Friday, March 1st 2013, 1:30 PM EST
Cold weather usually requires some degree of hibernation.
But if you feel like the urge to curl up in your duvet and never leave the house has been getting stronger over the past few winters, well – you’re right.
Because four out of five of them have been chillier than average, according to the Met Office.
There is hope on the horizon, however. Today marks the beginning of spring – albeit in the meteorological calendar.
Met Office figures showed that the average temperature for this winter was 3.3C (38F), 0.4C below the 30-year seasonal average of 3.7C (39F).
With the exception of 2011/12, which was milder at 4.6C (40F), every winter since 2007/08 has been colder than the average. The winters of 2009/10 and 2010/11 were particularly chilly, with average temperatures of 1.6C (35F) and 2.4C (36F) respectively.
But forecasters say the recent crop of cold winters is part of normal weather patterns.
Both 2006/07 and 2007/08 were very mild winters, with mean temperatures of 5.6C (42F) and 4.9C (41F).
Forecaster Helen Chivers said a cyclical phenomenon known as the North Atlantic Oscillation (NAO) could be contributing to the colder winters.
This describes the pattern of high and low pressure above Iceland and the Azores. In years when air pressure is high above Iceland, Britain tends to get colder winds blown from the north. When it is higher over the Azores, Britain basks in warmer air.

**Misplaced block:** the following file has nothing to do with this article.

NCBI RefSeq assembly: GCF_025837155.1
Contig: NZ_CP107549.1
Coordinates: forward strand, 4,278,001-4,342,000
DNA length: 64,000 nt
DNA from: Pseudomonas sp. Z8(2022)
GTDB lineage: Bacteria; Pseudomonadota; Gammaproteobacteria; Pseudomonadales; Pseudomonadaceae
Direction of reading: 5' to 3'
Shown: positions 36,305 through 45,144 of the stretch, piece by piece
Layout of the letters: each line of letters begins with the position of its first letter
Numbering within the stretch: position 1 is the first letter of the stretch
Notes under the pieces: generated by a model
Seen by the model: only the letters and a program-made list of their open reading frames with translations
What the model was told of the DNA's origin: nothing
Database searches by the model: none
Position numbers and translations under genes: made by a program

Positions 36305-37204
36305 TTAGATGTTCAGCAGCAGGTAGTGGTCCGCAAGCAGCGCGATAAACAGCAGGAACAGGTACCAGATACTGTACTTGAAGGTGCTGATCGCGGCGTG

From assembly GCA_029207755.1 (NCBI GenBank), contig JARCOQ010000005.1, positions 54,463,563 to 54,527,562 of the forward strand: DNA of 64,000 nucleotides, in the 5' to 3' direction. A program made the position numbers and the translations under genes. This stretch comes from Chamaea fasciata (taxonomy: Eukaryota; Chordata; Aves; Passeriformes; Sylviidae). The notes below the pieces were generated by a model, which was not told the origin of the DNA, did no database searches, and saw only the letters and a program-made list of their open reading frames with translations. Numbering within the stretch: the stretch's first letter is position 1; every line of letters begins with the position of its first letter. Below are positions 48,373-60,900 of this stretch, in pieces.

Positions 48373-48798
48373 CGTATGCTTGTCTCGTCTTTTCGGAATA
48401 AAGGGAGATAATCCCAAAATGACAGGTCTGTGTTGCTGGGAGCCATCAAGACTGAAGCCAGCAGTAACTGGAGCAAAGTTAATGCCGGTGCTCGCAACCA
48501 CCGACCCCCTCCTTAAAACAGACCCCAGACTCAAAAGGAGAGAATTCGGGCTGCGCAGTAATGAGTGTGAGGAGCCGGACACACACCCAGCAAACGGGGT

She said: ‘This is the classic example of the variability that we can see in the British weather. If you look back past the last five years, then three out of the last seven winters were milder than average, while 2006/07 was the second warmest on record. The recent trend does suggest there are natural cycles that influence our weather, with a negative NAO also occurring in the 1960s and 1980s and resulting in colder winters.’
She explained that this winter was a season of ‘two halves’, with more rain falling in December than in January and February combined. She added: ‘This winter being slightly colder than average does not tell the whole story.
‘The first half of winter, the temperatures were normal but it was a mixture of sunshine and heavy rain, which led to flooding. But after mid-January, we have had cold and snowy weather.
‘The chilly spell continued, which has pushed the average temperatures down, but February was dry.’
But the weather should soon be improving. She said: ‘Temperatures are returning to normal after the weekend, up to 12C (54F) with the very cold weather now coming to an end. March is looking mixed, with colder weather perhaps returning in a couple of weeks’ time.’
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